5 things to do with your money now to prepare for a recession

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Many people are worried about an impending recession, and it’s easy to see why. Rising inflation, soaring consumer prices, supply chain issues, global market instability and labor shortages have all many financial experts say that another


recession

is around the corner.

As a financial planner, I am often asked when the next recession is approaching. While I can’t predict exactly when the economy might deteriorate, I can offer some good news: we’re not in a recession yet.

This means that now is the best time to prepare your money.

Here are my tips for staying ahead of the tides and protecting your money against recession.

1. Think about where to cut back

Many things have become more expensive recently – gas, food, cars, furniture – which means now is a great time to review your budget and identify some areas to cut back on.

I’m a big fan of using your budget as a living, breathing record that can be revised and modified as your needs change. The easiest items to throw away are services or purchases you can do without – think dinners,


Diffusion

services – but that doesn’t mean you have to go and delete all the things that bring you joy.

Deciding whether something is a need or a want is not always black or white. Some things that may seem non-essential to some people, like a gym membership, others just can’t live without. It’s about weighing your current priorities against your long-term goals.

2. Start stocking up for rainy days, if you haven’t already

Recession or not, you should have an emergency fund. These savings help you avoid borrowing money to cover unexpected expenses like repairs, medical treatment or job loss.

Emergencies are just that — unexpected. And many people aren’t prepared for it: 25% of Americans say they have no emergency savings, according to a Bankrate study.

If you’re just starting out, I recommend having about six months of expenses, including the amounts you spend on necessary items like rent, utilities, and groceries. This number may seem high at first, but small contributions over time can add up to these savings.

You’ll want to store your emergency money in a liquid account (like a high-yield savings account) for easy access when you need it.

3. Pay off your high-interest debt as soon as possible

The last thing you want to deal with during a recession is high-interest debt weighing you down. Credit card debt should be the first to go, especially when the


Federal Reserve

is expected to raise its borrowing benchmark this year.

Their interest rate influences short-term loans like credit cards. In other words, your credit card interest could increase even more, forcing you to pay hundreds (or thousands) in interest.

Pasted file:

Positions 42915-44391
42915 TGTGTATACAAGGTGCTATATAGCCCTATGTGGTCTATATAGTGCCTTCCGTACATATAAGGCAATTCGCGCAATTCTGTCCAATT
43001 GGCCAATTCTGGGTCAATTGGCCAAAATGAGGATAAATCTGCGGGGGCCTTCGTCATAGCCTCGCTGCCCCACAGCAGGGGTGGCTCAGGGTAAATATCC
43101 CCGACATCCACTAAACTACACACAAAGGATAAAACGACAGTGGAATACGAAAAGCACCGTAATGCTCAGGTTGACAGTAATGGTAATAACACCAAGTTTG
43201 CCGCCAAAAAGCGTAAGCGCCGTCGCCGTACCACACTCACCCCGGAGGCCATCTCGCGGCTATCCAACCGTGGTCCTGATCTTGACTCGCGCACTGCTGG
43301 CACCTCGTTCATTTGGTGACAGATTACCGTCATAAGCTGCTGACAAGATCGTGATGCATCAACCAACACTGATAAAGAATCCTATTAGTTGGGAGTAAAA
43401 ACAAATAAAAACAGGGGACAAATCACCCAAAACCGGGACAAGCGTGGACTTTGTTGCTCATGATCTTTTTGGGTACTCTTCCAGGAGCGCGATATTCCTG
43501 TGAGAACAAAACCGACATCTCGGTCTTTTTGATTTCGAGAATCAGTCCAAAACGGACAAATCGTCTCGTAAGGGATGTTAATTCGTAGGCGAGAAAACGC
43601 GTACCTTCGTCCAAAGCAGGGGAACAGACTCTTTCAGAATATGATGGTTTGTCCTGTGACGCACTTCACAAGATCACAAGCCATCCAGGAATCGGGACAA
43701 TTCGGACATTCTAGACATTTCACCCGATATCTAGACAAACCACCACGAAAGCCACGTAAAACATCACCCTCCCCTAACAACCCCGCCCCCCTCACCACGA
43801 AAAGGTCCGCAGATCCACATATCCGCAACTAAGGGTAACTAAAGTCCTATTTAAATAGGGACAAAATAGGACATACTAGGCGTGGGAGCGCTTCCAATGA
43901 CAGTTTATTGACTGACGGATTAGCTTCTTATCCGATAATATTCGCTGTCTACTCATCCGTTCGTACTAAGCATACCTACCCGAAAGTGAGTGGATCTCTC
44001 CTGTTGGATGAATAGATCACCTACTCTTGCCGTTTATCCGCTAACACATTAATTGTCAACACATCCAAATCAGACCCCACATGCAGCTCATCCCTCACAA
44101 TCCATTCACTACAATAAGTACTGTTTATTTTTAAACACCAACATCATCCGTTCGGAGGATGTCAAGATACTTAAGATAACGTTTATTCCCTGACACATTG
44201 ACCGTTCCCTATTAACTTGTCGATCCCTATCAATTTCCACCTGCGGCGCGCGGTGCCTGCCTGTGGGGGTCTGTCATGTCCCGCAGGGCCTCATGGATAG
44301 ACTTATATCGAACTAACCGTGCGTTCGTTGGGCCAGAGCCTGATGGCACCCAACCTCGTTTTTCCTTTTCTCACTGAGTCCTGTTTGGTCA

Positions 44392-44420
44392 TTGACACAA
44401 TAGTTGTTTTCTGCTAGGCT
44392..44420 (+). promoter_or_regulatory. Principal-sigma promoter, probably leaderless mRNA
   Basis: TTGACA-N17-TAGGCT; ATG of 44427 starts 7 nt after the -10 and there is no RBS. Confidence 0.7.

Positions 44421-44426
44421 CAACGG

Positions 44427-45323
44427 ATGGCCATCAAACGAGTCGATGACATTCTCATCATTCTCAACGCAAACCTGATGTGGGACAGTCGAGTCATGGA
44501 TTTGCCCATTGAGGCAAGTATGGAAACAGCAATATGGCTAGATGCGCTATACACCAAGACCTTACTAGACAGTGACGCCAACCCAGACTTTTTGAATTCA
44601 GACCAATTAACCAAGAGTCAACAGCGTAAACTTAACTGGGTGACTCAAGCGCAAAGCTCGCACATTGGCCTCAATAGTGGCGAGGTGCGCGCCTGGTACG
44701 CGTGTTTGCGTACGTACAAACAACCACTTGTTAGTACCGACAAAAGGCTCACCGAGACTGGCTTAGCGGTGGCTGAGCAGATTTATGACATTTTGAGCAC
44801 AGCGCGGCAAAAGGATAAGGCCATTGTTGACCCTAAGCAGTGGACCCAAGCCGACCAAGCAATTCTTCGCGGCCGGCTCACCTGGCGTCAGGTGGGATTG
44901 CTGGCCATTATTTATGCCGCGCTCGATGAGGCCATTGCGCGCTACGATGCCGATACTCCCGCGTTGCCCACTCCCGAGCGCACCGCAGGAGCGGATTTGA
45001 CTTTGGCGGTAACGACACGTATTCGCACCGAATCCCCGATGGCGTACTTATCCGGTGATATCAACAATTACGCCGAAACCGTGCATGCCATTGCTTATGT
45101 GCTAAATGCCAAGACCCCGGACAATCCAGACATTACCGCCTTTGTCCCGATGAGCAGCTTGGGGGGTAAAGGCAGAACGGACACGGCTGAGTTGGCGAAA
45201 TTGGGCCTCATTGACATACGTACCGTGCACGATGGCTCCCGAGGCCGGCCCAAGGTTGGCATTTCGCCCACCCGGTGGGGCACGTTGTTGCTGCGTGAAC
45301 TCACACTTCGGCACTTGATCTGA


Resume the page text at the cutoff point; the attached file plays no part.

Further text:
Once you’ve paid off your debt, you’ll have room in your budget to invest in other things, like increasing your emergency fund or offsetting rising consumer prices.

4. Think about your career

Recessions go hand in hand historically with higher unemployment – which means preparing your career for the next recession is essential.

This is a great time to reach out to your network and continue to maintain connections with others in your field. Generally, higher education comes with lower unemployment rates – so if you’ve been thinking about going back to school, now might be the time. Adding new skills or strengthening your current skills could give you an edge in a tighter future job market.

Be sure to weigh the pros and cons of forgoing a salary or taking on student loan debt to graduate. I would also recommend being practical about the industry you are considering. No job is completely immune to recessions, but some industries are more immune to cuts.

5. Keep Calm and Carry On

Recessions can be an emotional and stressful time, especially when it comes to your investments. Watching your portfolio fall into the red can be worrisome, but it’s important to avoid a knee-jerk reaction.

Changing your investment strategy could hurt you in the long run — the market often grows over the long term and behaves in ways you might not expect. Case in point: after falling more than 30% in March 2020, the stock market has seen a full rebound (and more!).

If you really want to act before any future recession, I would simply recommend that you review and rebalance some of your investments. Having a diversified portfolio can help you minimize your losses during a volatile market. Remember: if you have an already diversified portfolio, doubling down on your plan and focusing on the long term is one of the best things you can do for your money.

There is no doubt that the thought of a recession can be anxiety-provoking. But making a plan ahead of time and taking the necessary steps to prepare can help you feel more in control of your situation and reduce some of your stress. For me, there’s never a bad time to review your financial situation – so if you’re looking for a sign, now is the time to start!